Uranus: (midnight – dawn, in Aries) At the beginning of August, it rises at < 10 minutes before 1 a.m. and sets at 1:45 p.m., though not visible in daylight. At the end of August it will be up about 10:47 p.m. and will set in the noon time daylight. It comes up an hour to ½ hour after Mars this month. Neptune: (late night – dawn, in Aquarius) On the 1st, it rises at 10:20 p.m. and sets about 10 a.m. On the 31st, it rises at 8:20 p.m. and sets during the 8 a.m. daylight.

Note that it comes up the same time as Mars this month.

International Space Station: The ISS is visible from August 1-9 (moving from W→NNE, on the 1st, and WNW→S on the 9th) about altitude 10° during the evening, with magnitudes from
about -1 to -3.6. It is also visible from the 21st (moving from S → ENE) through the 25th (moving from WNW→NW) in the predawn hours from 10° to 43° (on the 24th) at magnitudes -1
to -3.8 (23rd). It then appears for more than a minute at magnitude -1.8 on the 26th at 23° altitude in the northern sky around 5:17 a.m., moving to the NE. See this link for specific times
and routes for the ISS: http://www.heavens-above.com

Hubble Space Telescope: will be visible from the 4th through the end of August. It appears in the predawn hours from the 4th through the 16th moving generally S → E, or W → N, anywhere from 10° to 40° altitude. On the 17th & 18th, it starts quite high, at 58° & 82°, respectively, moving WNW→E on the 17th and stays in the ENE on the 18th, down to 10°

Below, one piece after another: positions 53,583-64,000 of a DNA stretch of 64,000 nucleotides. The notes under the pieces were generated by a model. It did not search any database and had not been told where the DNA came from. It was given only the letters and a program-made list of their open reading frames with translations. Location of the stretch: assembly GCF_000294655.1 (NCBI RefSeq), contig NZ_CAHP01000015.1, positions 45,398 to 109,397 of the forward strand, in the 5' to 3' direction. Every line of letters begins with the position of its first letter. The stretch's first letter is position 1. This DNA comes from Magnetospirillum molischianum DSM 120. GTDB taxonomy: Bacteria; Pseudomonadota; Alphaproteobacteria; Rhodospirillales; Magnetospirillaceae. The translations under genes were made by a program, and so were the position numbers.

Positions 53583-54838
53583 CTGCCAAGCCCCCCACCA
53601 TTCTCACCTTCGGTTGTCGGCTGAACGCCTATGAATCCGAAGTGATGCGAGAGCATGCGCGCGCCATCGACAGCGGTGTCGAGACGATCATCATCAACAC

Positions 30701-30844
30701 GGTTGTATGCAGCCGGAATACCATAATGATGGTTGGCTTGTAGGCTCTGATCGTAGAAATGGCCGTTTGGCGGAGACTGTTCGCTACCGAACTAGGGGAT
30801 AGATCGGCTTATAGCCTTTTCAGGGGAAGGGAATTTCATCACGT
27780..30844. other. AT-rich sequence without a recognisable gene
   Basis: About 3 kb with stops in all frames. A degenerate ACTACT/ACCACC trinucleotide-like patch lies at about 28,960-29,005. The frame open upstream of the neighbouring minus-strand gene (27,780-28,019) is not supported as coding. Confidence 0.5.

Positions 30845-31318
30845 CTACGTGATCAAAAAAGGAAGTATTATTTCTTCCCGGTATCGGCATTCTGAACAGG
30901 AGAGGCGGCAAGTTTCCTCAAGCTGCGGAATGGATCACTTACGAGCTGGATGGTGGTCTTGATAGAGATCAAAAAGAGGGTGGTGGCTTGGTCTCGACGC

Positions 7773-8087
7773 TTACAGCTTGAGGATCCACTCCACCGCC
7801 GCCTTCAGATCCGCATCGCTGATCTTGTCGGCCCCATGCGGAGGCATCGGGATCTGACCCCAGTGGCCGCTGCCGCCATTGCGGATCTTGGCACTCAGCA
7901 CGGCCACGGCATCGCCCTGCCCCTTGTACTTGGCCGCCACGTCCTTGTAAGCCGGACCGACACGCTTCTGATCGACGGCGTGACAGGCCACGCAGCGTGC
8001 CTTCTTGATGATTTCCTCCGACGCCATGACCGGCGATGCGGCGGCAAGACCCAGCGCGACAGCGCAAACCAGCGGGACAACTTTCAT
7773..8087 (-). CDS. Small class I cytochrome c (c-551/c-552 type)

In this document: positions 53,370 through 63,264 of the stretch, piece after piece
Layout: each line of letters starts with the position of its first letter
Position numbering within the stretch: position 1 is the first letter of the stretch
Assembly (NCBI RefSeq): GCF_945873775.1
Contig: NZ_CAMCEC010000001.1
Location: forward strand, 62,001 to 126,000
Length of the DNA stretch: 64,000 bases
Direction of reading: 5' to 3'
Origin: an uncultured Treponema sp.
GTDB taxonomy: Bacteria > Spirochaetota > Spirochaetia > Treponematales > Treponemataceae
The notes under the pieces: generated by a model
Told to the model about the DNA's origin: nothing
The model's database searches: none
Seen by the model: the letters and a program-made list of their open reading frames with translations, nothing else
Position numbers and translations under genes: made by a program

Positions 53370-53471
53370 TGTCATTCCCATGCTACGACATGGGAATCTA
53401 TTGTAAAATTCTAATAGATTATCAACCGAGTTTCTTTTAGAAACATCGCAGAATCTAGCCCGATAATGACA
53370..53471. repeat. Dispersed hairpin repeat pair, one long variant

each day.

It’s also brighter on these days at magnitude 0.7. See this link for specific times and routes for the HST: http://www.heavens-above.com

Comets and Asteroids: See this link for specific times and routes for brightest observable comets and asteroids: http://www.heavens-above.com. Links to finder charts
are also available.

The Heavens Above website has added comet C/2020 F3 NEOWISE to its “live sky view” [https://www.heavens-above.com/skyview/?lat=26.6406&lng=-
81.8723&cul=en#/livesky for our location].

Its brightness is about 2.8, in Coma Berenices, 54° from the Sun in the WNW at 58° altitude on the 1st (0.815 AU from the Earth).

On the 31st, it is just less than 57° from the Sun in Virgo (WSW), 27° altitude (RA, Decl = 14h 24.6m, -3° 3’).
The distance from the Earth will be 1.716 AU. This comet’s orbital period is nearly 7,000 years.

The other currently visible comets range from brightness 8.5 down to 15.8 (C/2020 K8 Catalina-ATLAS & F5 Master).
The brightest asteroid, 4 Vesta, will be magnitude 8.1 in Gemini, RA = 7h 51m, Decl = 21°
34’, 3.4 AU from the Earth. By the 31st, it is in Cancer, 3.3AU from the Earth, magnitude 8.3, at RA = 8h 46m, Decl = 19° 17’. Its orbital period is 3.63 years.

International Space Station:

The Hubble Space Telescope will be visible from the 4th through the end of August. It appears in the predawn hours from the 4th through the 16th moving generally S → E, or W → N, anywhere from 10° to 40° altitude. On the 17th & 18th, it starts quite high, at 58° & 82°, respectively, moving WNW→E on the 17th and stays in the ENE on the 18th, down to 10° each day. It’s also brighter on these days at magnitude 0.7. See this link for specific times and routes for the HST: http://www.heavens-above.com